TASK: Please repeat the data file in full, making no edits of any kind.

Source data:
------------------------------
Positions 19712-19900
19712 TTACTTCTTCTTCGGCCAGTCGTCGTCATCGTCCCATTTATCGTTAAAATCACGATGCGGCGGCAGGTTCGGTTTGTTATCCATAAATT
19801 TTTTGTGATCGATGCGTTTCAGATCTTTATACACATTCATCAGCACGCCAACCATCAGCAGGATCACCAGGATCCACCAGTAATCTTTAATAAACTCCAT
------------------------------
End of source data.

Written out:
Positions 19712-19900
19712 TTACTTCTTCTTCGGCCAGTCGTCGTCATCGTCCCATTTATCGTTAAAATCACGATGCGGCGGCAGGTTCGGTTTGTTATCCATAAATT
19801 TTTTGTGATCGATGCGTTTCAGATCTTTATACACATTCATCAGCACGCCAACCATCAGCAGGATCACCAGGATCCACCAGTAATCTTTAATAAACTCCAT